Financial TimesBusiness School Briefing: Financial literacy campaign and the next FT ranking

September 6, 20210

Business school updates

Hope you had a good summer and welcome to back to Business School Briefing. Today, we offer you leadership lessons and the reasons why it’s mad to use an algorithm to hire people. Written and edited by Wai Kwen Chan and Andrew Jack.


On September 13, the results of the top providers of Masters in Management degrees of 2021 will be revealed. Will your school be in the league table? Can Switzerland’s St Gallen retain its top spot?

Support our campaign to boost financial knowledge

The Financial Times has launched a new charity, called FLIC, to promote financial literacy and inclusion around the world.

Learn why financial literacy is important and take a quiz to see if you are financially literate.

Take part in our hackathon

How do you measure academic output with societal impact? We are looking for business schools, publishers, data experts and others to join our “slow hackathon” to develop ways to measure research. Details here: or get in touch at

Work and Careers roundup

At a job interview, remember to share your achievements — but not your Uber rating. Pilita Clark provides a cautionary tale on the use of an algorithmic shortcut to find good staff.

“The traditional face-to-face job interview, a mainstay of assessing job applicants for at least a century, has morphed into a gruesome tech shadow of itself.”

Phone showing Uber app
Can an Uber score tell you what job applicants are really like, in an unbiased way? © Bloomberg

Jonathan Black, director of the University of Oxford’s careers service, has caught up with people who sought his advice. Find out where they are now and whether they found his and/or FT readers’ advice valuable. One of them was Tim, who had to decide whether to take a masters in China studies to “future-proof” his career.

If you want to know why people are reluctant to be leaders, ask them. Amanda Goodall says it is better to find out what employees want from leadership, rather than forcing them to fit around corporate strategy.

Finally, read leadership lessons from Mologic’s Paul Davis, who revolutionised pregnancy testing, and his three ingredients for success.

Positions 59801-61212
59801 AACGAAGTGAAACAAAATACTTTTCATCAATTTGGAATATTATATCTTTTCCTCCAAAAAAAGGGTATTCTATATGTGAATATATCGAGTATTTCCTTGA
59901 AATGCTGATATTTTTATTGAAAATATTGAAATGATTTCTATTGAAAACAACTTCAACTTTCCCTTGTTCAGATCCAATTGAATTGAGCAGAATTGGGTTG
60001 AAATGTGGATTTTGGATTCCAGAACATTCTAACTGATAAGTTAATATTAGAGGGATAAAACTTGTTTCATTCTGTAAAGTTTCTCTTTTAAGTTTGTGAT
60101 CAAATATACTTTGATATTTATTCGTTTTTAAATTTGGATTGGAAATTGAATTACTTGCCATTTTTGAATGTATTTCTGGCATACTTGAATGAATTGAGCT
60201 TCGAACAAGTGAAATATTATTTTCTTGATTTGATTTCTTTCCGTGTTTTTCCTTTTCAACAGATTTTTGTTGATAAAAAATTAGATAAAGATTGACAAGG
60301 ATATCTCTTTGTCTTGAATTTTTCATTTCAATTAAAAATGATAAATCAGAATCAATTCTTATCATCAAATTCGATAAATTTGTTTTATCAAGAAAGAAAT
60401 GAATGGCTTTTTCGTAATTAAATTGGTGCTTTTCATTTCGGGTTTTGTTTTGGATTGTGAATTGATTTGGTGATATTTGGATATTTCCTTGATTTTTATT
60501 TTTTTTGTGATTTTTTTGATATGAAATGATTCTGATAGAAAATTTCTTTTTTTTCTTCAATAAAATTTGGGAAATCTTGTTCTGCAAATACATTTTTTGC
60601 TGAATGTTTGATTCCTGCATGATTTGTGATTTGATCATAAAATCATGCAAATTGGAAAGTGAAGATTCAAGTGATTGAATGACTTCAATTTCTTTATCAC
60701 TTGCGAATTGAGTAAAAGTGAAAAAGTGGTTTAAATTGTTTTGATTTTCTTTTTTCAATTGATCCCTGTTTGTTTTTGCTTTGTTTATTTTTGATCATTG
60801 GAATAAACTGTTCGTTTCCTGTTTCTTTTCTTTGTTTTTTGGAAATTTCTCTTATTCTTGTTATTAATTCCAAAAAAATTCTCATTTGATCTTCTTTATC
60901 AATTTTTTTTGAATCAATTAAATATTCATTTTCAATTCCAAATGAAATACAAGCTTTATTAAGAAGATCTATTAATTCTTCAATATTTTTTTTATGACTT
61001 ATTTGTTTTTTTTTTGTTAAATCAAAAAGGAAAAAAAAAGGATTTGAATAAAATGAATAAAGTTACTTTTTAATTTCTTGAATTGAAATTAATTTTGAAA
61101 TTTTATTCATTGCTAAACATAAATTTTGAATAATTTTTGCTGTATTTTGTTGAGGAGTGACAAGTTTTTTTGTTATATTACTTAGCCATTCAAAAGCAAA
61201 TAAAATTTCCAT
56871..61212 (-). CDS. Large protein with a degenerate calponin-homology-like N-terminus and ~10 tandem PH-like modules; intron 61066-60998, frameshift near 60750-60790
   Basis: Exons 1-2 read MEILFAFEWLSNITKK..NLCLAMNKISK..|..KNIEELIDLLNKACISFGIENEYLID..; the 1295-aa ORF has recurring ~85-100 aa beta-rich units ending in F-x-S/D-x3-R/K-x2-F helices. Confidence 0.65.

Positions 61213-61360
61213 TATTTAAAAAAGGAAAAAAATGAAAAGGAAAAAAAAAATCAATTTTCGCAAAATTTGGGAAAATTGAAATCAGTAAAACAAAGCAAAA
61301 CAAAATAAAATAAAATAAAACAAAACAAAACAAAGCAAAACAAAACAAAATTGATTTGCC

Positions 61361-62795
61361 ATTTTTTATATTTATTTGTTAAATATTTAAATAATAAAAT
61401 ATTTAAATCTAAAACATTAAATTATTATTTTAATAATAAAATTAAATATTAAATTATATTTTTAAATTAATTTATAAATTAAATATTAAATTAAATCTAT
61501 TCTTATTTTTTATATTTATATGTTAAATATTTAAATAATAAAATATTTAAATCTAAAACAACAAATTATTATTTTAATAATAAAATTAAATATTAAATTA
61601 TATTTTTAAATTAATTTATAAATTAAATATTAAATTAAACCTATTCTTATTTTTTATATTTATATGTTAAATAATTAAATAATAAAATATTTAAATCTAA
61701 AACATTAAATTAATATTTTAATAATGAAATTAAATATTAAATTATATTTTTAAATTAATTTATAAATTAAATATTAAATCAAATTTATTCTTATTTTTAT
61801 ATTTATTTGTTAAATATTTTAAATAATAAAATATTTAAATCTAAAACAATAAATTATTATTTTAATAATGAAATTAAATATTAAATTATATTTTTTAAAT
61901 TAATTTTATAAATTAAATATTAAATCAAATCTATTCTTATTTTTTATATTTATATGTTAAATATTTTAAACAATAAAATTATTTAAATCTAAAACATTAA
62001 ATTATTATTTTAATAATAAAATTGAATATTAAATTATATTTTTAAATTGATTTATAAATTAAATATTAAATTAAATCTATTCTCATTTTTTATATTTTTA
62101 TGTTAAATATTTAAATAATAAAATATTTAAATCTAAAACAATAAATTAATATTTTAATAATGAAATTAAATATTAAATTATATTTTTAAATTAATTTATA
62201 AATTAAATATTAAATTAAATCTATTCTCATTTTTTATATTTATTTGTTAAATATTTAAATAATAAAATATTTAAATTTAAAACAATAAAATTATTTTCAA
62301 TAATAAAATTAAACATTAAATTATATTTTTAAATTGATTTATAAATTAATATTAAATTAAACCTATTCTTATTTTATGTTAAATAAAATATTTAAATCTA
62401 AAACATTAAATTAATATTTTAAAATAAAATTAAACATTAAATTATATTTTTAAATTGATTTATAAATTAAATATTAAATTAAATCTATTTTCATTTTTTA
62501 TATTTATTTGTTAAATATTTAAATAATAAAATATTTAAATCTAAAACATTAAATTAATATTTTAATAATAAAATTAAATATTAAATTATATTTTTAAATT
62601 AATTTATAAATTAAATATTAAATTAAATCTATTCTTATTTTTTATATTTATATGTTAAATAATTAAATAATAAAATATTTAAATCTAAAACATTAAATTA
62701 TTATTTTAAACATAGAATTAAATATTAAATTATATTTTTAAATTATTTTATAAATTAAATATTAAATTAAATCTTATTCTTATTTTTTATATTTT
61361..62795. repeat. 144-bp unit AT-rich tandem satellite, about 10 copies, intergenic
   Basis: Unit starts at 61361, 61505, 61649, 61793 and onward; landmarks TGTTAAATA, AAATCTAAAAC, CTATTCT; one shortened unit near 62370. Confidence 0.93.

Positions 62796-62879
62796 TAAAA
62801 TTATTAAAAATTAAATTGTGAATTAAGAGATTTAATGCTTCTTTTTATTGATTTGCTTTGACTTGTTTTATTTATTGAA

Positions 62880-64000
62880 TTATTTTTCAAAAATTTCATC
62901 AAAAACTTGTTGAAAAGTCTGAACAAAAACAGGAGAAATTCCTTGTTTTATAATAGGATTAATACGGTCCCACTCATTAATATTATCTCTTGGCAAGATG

“Leaders must inspire and motivate, while having a strong grasp of the big picture or even creating it. Managers must organise, guide and attend to the details in pursuit of the big picture. Often, excellent managers are not effective leaders.”

Andrew Hill’s column will return on September 13.

Read more stories on work and careers at:

Business books of the week

Can Big Tech be tamed? And can we trust those doing the taming? In two contrasting takes on the power of Amazon, Facebook, Google et al, politicians and legislators are also found sorely wanting.

Data line

The international diversity of schools taking part in the FT Masters in Management rankings has greatly increased since 2011, write Leo Cremonezi and Sam Stephens. International board and faculty members rose by eight and seven percentage points respectively.

Schools were already accepting many international students in 2011, but there has been a steady increase of overseas participants being accepted into MiM degrees over the past ten years.

Line chart of percentage of Masters in Management students, business school faculty and board members that are citizens of a country other than the one in which the school is situated.

How good is your knowledge of the news?

Answer our 10 question quiz.

Top business school reads

MoD could move UK nuclear subs abroad if Scotland breaks away The contingency plans for Trident consider the US and France if there is no long-term lease possible on navy facilities such as Faslane.

HMS Vigilant, a ballistic missile submarine, moored alongside HM Naval Base Clyde at Faslane. The Scottish National party has vowed to ban all nuclear weapons in an independent Scotland © JAMES GLOSSOP/AFP via Getty Images

WhatsApp fined €225m for not telling users how it shared data with Facebook Ireland levies one of the largest penalties for GDPR abuses after pressure from other EU countries.

Japan’s PM Yoshihide Suga to resign after failing to control Covid outbreak Tokyo stocks hit a 30-year high as investors bet the next leader will increase economic stimulus.

Japanese prime minister Yoshihide Suga replaced Shinzo Abe a year ago but struggled to gain ground in opinion polls even after Tokyo successfully staged the Olympic Games © AP

Crypto platforms need regulation to survive, says SEC boss Gary Gensler warns the $2tn industry is too big to exist outside of a ‘public policy framework’.

US withdraws from Afghanistan, bringing an end to 20-year war The final withdrawal meant President Joe Biden has delivered on his campaign promise to end America’s “longest war” — a feat that eluded his two predecessors — but not without considerable bloodshed and a complete capitulation to the Taliban.

Taliban special forces stand guard at Kabul airport after the departure of US troops
Taliban special forces stand guard at Kabul airport after the departure of US troops © AFP via Getty Images

Back issues

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Further Reading

Human rights climb the business school curriculum Concerns including outsourcing and workers’ safety are driving corporate and academic attention.

I am a trainee teacher but wish to pursue a different path — where do I start? Your questions for our expert — and readers’ advice.

CFA exams: high fail rate sets flunkees speculating The proportion of candidates who fell short this year is even higher than usual.

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